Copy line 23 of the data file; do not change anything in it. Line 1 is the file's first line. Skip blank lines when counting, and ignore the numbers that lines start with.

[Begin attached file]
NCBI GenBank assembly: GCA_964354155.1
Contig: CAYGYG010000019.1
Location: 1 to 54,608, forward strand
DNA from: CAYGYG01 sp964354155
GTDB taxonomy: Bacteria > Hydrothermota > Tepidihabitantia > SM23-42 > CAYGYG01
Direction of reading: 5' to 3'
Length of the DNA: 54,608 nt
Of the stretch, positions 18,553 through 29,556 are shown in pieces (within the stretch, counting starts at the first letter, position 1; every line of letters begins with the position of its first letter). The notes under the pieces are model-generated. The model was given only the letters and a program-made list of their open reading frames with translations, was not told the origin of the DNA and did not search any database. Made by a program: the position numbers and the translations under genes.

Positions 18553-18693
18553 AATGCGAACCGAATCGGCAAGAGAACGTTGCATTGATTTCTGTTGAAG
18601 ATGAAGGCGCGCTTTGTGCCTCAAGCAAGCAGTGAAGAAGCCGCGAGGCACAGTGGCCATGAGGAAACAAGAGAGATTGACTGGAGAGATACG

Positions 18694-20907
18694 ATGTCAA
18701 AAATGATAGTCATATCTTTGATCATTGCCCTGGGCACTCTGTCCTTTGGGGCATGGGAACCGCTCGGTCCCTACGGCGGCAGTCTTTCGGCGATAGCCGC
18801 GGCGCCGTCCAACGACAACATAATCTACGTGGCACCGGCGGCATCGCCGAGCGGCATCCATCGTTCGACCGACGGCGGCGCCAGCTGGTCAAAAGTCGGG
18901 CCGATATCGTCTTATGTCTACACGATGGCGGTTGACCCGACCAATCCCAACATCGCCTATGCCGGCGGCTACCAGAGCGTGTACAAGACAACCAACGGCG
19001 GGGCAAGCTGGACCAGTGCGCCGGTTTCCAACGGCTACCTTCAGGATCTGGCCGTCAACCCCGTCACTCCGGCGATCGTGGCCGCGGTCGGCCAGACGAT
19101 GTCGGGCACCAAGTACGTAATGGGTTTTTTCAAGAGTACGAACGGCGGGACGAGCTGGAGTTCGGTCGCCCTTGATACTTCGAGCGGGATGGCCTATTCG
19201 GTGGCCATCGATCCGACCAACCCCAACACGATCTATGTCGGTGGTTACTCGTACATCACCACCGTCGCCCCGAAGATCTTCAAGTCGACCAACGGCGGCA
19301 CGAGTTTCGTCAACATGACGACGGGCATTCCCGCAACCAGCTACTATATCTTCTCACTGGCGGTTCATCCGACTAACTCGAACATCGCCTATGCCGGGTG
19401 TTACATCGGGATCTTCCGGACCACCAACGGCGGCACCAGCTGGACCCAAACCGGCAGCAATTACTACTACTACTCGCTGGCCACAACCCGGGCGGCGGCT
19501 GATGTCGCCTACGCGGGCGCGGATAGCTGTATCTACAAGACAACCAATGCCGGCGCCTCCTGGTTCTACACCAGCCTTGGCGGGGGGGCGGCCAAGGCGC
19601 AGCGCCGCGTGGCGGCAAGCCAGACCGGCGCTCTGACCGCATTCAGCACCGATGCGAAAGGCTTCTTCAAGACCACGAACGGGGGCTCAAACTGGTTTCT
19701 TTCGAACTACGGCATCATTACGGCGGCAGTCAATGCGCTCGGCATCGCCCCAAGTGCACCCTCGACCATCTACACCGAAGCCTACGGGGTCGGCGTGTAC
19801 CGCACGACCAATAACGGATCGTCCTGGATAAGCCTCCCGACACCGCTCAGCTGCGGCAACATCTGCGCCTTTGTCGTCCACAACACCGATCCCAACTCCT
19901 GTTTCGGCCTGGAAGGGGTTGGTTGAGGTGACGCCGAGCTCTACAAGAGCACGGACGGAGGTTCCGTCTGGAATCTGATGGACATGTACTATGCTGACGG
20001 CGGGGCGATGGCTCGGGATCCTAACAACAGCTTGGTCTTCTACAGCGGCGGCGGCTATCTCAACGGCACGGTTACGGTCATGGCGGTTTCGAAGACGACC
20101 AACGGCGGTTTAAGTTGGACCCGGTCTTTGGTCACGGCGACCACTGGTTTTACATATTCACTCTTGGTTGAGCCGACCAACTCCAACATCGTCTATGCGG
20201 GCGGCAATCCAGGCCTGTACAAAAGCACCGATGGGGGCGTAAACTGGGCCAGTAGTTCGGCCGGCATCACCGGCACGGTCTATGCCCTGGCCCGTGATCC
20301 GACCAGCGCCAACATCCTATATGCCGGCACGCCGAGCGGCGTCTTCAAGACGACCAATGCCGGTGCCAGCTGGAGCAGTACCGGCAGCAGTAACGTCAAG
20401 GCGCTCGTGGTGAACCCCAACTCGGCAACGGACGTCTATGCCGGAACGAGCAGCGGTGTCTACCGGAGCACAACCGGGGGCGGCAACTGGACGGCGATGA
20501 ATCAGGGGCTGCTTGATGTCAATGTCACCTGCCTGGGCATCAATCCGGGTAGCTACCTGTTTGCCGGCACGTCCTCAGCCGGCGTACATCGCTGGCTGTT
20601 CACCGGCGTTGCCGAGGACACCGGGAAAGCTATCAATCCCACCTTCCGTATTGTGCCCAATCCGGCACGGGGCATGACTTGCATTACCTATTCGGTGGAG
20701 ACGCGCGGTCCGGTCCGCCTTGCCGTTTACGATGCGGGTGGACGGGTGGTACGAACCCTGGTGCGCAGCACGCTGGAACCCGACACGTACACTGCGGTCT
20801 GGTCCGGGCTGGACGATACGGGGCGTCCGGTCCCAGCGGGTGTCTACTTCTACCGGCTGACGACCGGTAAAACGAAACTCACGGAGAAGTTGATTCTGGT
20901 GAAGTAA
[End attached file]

19601 AGCGCCGCGTGGCGGCAAGCCAGACCGGCGCTCTGACCGCATTCAGCACCGATGCGAAAGGCTTCTTCAAGACCACGAACGGGGGCTCAAACTGGTTTCT